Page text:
Although there are now some audio interfaces that are marketed as ‘USB 3’ devices, this is sometimes just a branding exercise designed to stop them appearing behind the times. Most of these are 100 percent compatible with USB 2 and don’t necessarily use either the additional bandwidth or the new ‘Super Speed’ transmission type specified in USB 3. It remains to be seen whether genuine USB 3 interfaces will improve on the low-latency performance of USB 2 devices, but the early signs are that they won’t.
Even USB 2, however, has plenty to offer when manufacturers get their driver software right. For one thing, it is genuinely universal: you’d have to look pretty hard to find a desktop, tower or laptop computer that doesn’t have USB ports. It’s also backwards-compatible — USB 2 devices should work as advertised on USB 3 ports, and on USB-C ports with an adaptor — and apparently future-proof, especially now that Thunderbolt has become a container for USB 3.1. If you buy a USB interface now, it will be a long time before changing fashions in computer design leave you unable to connect it to anything. What’s more, many USB interfaces are now ‘class compliant’. This means they will work with the generic USB audio drivers built into Mac OS and iOS, so you can use these interfaces not only on Macs but also on iPads.
Perhaps the most compelling argument for USB is cost. Because it’s such a universal standard, USB controller chips, sockets and other components are very cheap, so in general, an audio interface that connects over USB will typically cost less than a Thunderbolt interface with otherwise identical features.
At the same time, however, USB does have some inherent disadvantages. One is that, compared with other connection protocols, it is difficult to implement ‘cascading’ or ‘daisy-chaining’ of peripherals. This means that you’ll need either a USB hub or additional USB ports on your computer if you want to run many USB devices at once. It also means that, with a few exceptions, USB audio interfaces generally can’t be run in multiples to add extra inputs and outputs.
Although multitrack audio recording on a computer can be challenging, the amount of data involved is relatively modest compared with, say, the capture of high-definition video footage. It was these very intensive tasks that prompted the development of an externalised version of PCIe, and the latest version of this new standard, Thunderbolt 3, can shift a mind-boggling 40 gigabits per second.
In principle, Thunderbolt combines the advantages of PCIe — very high data bandwidth and privileged low-level access to the internal architecture of the computer — with the benefits of a well thought-out cabled protocol. Like USB interfaces, Thunderbolt devices can be ‘hot plugged’, meaning that you don’t need to shut the computer down before attaching or disconnecting them. Like USB, the Thunderbolt cable carries power as well as data. And unlike USB or PCIe, Thunderbolt permits multiple devices to be connected in a ‘daisy chain’.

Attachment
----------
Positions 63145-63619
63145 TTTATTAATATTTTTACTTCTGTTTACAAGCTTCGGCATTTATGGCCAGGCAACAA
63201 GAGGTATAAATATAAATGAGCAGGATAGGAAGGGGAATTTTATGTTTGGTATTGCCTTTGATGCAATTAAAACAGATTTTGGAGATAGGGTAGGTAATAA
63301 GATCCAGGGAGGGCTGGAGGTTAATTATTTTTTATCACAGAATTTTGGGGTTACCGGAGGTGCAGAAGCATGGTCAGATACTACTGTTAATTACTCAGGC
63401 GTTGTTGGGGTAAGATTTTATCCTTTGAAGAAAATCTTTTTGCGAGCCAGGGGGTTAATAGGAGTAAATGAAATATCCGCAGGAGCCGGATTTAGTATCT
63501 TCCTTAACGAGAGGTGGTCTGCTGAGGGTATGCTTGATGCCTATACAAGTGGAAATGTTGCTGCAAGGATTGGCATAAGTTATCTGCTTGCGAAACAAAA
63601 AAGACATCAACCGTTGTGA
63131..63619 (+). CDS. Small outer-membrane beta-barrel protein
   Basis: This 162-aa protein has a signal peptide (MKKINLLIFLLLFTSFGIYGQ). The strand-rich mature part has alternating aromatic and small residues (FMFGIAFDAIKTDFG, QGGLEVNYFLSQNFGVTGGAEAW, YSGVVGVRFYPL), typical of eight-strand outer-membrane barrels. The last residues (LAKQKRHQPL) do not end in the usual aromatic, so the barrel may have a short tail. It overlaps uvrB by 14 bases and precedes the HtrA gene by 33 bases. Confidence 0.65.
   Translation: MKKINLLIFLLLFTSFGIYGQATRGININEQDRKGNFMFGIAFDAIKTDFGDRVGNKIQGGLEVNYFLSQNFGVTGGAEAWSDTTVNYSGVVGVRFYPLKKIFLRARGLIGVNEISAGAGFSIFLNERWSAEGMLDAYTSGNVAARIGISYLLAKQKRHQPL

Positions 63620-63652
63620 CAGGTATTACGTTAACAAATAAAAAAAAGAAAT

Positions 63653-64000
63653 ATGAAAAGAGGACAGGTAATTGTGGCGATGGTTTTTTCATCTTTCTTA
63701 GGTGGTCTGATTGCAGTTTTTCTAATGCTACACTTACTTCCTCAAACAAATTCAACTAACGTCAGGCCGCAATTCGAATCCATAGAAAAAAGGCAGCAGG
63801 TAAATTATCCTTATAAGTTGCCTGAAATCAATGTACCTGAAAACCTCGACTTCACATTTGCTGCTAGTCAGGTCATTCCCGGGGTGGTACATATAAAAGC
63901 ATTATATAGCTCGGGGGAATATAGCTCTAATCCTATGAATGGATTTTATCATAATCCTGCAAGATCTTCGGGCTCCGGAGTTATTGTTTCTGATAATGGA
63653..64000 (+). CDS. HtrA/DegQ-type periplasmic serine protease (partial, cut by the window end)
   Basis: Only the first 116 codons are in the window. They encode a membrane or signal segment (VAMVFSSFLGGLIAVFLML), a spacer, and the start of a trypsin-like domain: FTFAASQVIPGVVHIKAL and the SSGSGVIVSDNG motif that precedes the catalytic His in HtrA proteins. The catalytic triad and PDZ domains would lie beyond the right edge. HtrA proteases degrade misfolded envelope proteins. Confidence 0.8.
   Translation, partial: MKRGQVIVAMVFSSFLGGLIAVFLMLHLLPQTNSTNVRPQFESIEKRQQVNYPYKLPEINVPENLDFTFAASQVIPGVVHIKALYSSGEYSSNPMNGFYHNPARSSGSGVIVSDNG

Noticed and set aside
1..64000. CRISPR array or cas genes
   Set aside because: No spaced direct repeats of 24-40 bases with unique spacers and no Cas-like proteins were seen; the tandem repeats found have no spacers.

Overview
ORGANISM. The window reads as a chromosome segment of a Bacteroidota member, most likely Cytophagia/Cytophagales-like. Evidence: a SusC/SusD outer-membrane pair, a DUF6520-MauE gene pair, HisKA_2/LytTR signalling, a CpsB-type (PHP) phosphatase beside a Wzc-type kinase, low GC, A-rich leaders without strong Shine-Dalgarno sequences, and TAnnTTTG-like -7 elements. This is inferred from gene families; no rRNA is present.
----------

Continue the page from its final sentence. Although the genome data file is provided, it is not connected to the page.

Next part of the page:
In short, Thunderbolt has the capacity to allow us to record as many tracks as we’re ever likely to need, with latency figures that are potentially as low as are achievable with PCIe cards. And, in stark contrast to early USB or FireWire interfaces, Thunderbolt interfaces have delivered on this potential right from the start. So why aren’t we all using them?
One reason is cost. USB is not only a relatively mature technology, but also one with a huge mass-market take-up. This means that USB components are available very cheaply, and that there are off-the-shelf drivers and other software that can be licensed. Making the switch to a new technology such as Thunderbolt commits manufacturers to significant investment in development, and to paying a premium for any hardware or software they license. With Thunderbolt 1 and 2, there was also that pesky active cable to consider; understandably, consumers baulked at paying tens of pounds for what looked like a short piece of plastic-coated wire.
Another is availability. Apple’s enthusiastic commitment to Thunderbolt has not been mirrored by PC motherboard manufacturers; and whereas it’s possible to retrofit USB or Ethernet ports to a computer by installing the appropriate PCIe card, this is not true of Thunderbolt, which can only be added if the motherboard has built-in support for it. For quite a while, it looked as though Thunderbolt would remain limited to Macs and a few specialist Windows machines. Although it is too soon to be certain, however, the signs are that Thunderbolt 3 is at last making serious inroads into the PC market.
Computers don’t only need to talk to peripherals such as printers and audio interfaces. They also need to talk to other computers, and whereas other standards such as USB and Thunderbolt are primarily designed for adding additional hardware to a single computer, Ethernet has been developed mainly for communication between computers. So, although it offers plenty of bandwidth for audio recording, it wasn’t originally designed for that purpose, and there are many technical challenges that need to be overcome in making ‘audio over IP’ work properly. As a result, although Ethernet is the oldest connection protocol in common use today, and one of the most ubiquitous, it’s only in recent years that it has become a viable option for studio recording.